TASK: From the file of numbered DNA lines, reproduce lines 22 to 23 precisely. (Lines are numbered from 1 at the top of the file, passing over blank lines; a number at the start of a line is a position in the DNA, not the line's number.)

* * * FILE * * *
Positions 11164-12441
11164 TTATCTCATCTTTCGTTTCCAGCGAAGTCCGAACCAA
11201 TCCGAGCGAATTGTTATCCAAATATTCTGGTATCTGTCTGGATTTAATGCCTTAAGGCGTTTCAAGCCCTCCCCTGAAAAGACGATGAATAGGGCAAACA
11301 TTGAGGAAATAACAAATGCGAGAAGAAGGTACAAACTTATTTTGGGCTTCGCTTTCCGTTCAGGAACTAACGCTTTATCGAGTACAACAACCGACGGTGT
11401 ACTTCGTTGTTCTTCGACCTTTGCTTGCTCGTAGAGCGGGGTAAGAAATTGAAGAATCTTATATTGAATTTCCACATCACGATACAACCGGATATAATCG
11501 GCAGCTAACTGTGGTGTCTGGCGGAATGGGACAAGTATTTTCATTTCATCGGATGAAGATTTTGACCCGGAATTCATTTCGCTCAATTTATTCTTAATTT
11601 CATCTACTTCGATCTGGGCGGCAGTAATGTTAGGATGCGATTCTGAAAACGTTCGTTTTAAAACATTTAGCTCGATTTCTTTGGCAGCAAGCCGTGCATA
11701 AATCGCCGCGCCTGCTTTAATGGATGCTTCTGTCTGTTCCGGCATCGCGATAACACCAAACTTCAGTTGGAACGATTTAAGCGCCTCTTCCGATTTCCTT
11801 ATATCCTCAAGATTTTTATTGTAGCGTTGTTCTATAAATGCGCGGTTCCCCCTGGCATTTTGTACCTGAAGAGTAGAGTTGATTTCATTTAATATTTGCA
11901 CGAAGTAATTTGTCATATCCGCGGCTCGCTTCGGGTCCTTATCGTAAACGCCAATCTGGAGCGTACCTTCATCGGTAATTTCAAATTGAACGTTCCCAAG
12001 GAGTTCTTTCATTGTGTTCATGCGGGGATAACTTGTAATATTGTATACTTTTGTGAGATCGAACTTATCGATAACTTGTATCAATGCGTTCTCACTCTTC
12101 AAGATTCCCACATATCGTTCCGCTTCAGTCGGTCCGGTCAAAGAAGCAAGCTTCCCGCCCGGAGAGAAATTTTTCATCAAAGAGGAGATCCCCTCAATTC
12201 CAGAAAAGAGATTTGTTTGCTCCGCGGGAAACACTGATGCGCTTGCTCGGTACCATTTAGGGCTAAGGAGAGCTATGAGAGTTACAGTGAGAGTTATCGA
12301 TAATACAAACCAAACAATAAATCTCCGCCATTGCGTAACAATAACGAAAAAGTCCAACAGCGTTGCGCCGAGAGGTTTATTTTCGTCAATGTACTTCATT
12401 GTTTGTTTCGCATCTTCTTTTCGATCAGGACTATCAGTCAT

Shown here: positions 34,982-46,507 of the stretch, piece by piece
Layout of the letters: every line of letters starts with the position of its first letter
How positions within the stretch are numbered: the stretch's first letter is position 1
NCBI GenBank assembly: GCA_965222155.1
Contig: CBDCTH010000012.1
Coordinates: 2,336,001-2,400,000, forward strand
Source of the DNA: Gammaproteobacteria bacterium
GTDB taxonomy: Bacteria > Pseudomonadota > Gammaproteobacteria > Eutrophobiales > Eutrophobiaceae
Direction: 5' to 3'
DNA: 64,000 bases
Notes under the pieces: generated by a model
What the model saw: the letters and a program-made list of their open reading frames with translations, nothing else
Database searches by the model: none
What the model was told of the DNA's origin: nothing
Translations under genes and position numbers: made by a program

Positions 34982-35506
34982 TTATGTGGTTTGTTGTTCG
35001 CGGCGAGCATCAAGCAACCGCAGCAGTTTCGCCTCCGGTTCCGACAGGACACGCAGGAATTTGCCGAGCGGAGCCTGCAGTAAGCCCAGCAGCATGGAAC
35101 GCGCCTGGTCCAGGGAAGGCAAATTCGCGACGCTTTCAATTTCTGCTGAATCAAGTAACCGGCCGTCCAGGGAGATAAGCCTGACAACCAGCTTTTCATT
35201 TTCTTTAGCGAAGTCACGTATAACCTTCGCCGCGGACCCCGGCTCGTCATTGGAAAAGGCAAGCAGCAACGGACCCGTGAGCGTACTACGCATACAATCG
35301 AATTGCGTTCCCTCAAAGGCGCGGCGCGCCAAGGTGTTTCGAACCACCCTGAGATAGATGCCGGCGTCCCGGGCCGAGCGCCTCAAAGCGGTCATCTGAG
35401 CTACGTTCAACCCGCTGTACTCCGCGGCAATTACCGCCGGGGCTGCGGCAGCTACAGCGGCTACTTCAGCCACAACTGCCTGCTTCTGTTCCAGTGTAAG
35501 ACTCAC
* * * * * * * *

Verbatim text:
Source of the DNA: Gammaproteobacteria bacterium
GTDB taxonomy: Bacteria > Pseudomonadota > Gammaproteobacteria > Eutrophobiales > Eutrophobiaceae